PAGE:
After hospital discharge, all patients were followed up at the outpatient clinic with physical examinations, biochemical liver function tests, tumor markers, CT, and/or MRI at 1 month and then repeated every 3 months for the first 2 years.

Surgical Procedure

The main goal of minimally invasive thermal ablation (RFA or MWA) is to destroy the malignant cells using heat without damaging adjacent vital structures. MWA were performed using a 2.45-MHz generator (AMICA-GEN, © 2020 H.S. Hospital Service S.p.A., Aprilia, Italy) delivering energy through a 14- or 16-gauge internally cooled coaxial antenna (AMICA PROBE, © 2020 H.S. Hospital Service S.p.A, Aprilia, Italy), featuring a miniaturized quarter wave impedance transformer (referred to as a mini choke) for reflected wave confinement, as previously reported (3). The radiofrequency (RF) ablation techniques were performed using a Cool-tip™RFA (Medtronic, Minneapolis, MN, USA).

The surgical procedures were performed with a thoracoscopic trans-diaphragmatic approach; the patient was placed in a left lateral and mild anti-Trendelenburg position, in consideration of the location of nodules in the right hepatic dome. Double-lumen tube intubation was necessary in order to exclude right lung ventilation during the procedures. Usually, two or three trocars were placed in the fifth and sixth intercostal space, for optic and US evaluation. Under vision of the diaphragm, triangulating the liver nodules across the diaphragm with US, we positioned the MW/RFA needle with an approach trans-thoracic through the diaphragm (Figure 1).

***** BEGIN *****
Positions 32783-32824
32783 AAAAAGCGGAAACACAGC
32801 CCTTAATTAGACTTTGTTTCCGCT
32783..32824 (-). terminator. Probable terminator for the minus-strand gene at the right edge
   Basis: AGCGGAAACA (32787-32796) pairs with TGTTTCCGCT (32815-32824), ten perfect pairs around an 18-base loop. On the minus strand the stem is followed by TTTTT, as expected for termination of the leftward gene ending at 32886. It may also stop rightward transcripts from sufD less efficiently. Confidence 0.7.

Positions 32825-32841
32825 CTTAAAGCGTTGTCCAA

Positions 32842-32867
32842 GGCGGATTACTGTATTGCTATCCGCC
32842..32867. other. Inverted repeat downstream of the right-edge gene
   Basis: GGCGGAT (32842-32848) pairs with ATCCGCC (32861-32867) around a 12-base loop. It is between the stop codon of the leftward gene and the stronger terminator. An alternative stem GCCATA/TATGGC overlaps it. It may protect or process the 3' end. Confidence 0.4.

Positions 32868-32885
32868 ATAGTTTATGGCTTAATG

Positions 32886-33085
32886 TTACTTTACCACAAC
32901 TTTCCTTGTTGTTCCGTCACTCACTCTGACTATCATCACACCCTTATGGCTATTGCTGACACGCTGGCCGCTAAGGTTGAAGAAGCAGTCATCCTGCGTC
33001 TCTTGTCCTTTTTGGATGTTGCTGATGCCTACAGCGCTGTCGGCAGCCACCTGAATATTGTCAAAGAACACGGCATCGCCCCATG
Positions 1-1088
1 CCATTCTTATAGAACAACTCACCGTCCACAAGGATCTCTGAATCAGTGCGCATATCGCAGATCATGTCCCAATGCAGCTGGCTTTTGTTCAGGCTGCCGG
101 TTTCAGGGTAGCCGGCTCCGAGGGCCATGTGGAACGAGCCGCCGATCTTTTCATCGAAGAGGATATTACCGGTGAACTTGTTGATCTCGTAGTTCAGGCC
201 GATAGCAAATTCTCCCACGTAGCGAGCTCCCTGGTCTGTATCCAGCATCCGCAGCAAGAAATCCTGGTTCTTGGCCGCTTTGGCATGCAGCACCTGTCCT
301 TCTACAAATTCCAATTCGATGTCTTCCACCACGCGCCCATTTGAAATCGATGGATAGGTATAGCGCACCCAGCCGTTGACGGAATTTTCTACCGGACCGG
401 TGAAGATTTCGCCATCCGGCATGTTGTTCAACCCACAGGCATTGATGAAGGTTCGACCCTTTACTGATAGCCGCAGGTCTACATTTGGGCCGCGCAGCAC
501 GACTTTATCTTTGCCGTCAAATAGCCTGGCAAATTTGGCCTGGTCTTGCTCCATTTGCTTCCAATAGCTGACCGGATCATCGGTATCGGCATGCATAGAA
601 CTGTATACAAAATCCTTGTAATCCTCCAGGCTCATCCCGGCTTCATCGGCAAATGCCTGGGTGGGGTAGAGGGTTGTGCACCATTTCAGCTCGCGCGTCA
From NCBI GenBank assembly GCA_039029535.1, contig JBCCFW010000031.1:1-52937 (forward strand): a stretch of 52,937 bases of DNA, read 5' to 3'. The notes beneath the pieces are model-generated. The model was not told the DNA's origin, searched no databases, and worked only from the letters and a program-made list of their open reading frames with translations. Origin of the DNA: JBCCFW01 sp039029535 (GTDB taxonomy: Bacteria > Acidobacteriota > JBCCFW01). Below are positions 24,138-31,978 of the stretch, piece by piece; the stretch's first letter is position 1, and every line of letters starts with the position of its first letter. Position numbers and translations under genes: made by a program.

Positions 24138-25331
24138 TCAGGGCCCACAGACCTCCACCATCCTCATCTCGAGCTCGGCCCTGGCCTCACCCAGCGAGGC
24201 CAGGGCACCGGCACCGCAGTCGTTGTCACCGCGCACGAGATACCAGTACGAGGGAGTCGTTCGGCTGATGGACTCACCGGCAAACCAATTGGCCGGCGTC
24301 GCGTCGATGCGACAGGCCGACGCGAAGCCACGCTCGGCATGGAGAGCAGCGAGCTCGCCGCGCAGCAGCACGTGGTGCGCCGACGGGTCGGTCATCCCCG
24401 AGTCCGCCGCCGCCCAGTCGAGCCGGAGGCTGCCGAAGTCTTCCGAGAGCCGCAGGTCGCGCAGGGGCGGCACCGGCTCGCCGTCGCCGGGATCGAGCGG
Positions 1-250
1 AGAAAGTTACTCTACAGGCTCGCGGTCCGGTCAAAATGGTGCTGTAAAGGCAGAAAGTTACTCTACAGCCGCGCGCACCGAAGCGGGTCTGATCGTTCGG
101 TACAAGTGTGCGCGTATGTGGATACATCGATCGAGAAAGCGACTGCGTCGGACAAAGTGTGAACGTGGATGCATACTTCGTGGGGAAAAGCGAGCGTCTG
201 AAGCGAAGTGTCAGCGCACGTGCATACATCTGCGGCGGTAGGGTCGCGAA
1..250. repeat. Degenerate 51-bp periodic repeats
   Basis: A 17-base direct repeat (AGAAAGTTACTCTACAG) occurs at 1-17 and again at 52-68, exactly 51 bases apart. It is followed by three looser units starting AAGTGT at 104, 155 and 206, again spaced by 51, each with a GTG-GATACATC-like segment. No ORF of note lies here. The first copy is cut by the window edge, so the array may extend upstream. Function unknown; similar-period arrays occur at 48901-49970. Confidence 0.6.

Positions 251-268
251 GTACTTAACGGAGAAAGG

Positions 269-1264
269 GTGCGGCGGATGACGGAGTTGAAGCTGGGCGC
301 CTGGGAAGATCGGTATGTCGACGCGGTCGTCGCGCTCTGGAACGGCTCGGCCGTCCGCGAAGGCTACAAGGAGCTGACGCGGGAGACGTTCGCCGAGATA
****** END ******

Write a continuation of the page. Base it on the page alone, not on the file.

Figure 1. The surgical procedure with a thoracoscopic trans-diaphragmatic approach to perform tumor ablation at the liver dome.

Study Endpoints

Primary Endpoint

1. Safety of thoracoscopic trans-diaphragmatic ablation: post-operative mortality at 30 days.

Secondary Endpoints

1. Morbidity profile (according to the Clavien-Dindo classification) (7); days of hospitalization; total operative time; ICU long of stay.

2. Radiological response rate: Local tumor progression (LTP), Intra-segmental recurrence (ISR), and intrahepatic recurrence (IHR) rates (m-RECIST Criteria)

3. Overall Survival (OS)

4. Disease-free rate and Overall recurrence rate.

Response Rate Evaluation

Local tumor progression (LTP) was defined as the persistence of active, enhancing tissue within or adjacent (2 cm) to the ablation site (4).

Intra-segmental recurrence was defined as the occurrence of tumor nodules in the same liver segment where ablation had been performed (4), but distant from the ablation site.

Intrahepatic recurrence (IHR) was defined as the appearance of tumor nodules in other liver segments (apart from any LTP or ISR) (4).

To evaluate the effectiveness of the ablative technique, a CT or MRI abdomen with contrast were performed at 3 months using modified-RECIST (m-RECIST) criteria. Two different and independent radiologists evaluated the imaging. M-RECIST criteria were used to evaluate treatment efficacy (8).